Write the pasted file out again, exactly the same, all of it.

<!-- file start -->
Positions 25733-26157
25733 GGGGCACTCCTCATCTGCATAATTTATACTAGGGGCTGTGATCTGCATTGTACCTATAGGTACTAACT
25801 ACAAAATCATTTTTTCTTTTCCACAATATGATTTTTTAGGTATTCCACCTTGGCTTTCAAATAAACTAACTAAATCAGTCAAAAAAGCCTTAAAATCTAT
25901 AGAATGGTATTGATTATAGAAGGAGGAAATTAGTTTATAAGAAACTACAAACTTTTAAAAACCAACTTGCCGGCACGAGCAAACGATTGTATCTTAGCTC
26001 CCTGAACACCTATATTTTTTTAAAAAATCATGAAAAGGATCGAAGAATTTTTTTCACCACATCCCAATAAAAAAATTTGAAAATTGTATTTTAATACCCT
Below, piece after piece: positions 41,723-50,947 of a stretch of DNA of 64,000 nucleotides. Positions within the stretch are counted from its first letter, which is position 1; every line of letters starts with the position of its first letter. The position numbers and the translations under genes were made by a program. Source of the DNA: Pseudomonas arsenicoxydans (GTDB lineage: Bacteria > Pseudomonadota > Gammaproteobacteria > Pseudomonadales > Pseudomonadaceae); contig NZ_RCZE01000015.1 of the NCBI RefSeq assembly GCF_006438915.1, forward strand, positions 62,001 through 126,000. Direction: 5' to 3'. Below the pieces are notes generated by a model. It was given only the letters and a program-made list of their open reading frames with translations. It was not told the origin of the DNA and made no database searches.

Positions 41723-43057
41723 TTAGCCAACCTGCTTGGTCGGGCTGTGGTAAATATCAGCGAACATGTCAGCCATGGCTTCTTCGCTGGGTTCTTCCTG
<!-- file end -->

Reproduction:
Positions 25733-26157
25733 GGGGCACTCCTCATCTGCATAATTTATACTAGGGGCTGTGATCTGCATTGTACCTATAGGTACTAACT
25801 ACAAAATCATTTTTTCTTTTCCACAATATGATTTTTTAGGTATTCCACCTTGGCTTTCAAATAAACTAACTAAATCAGTCAAAAAAGCCTTAAAATCTAT
25901 AGAATGGTATTGATTATAGAAGGAGGAAATTAGTTTATAAGAAACTACAAACTTTTAAAAACCAACTTGCCGGCACGAGCAAACGATTGTATCTTAGCTC
26001 CCTGAACACCTATATTTTTTTAAAAAATCATGAAAAGGATCGAAGAATTTTTTTCACCACATCCCAATAAAAAAATTTGAAAATTGTATTTTAATACCCT
Below, piece after piece: positions 41,723-50,947 of a stretch of DNA of 64,000 nucleotides. Positions within the stretch are counted from its first letter, which is position 1; every line of letters starts with the position of its first letter. The position numbers and the translations under genes were made by a program. Source of the DNA: Pseudomonas arsenicoxydans (GTDB lineage: Bacteria > Pseudomonadota > Gammaproteobacteria > Pseudomonadales > Pseudomonadaceae); contig NZ_RCZE01000015.1 of the NCBI RefSeq assembly GCF_006438915.1, forward strand, positions 62,001 through 126,000. Direction: 5' to 3'. Below the pieces are notes generated by a model. It was given only the letters and a program-made list of their open reading frames with translations. It was not told the origin of the DNA and made no database searches.

Positions 41723-43057
41723 TTAGCCAACCTGCTTGGTCGGGCTGTGGTAAATATCAGCGAACATGTCAGCCATGGCTTCTTCGCTGGGTTCTTCCTG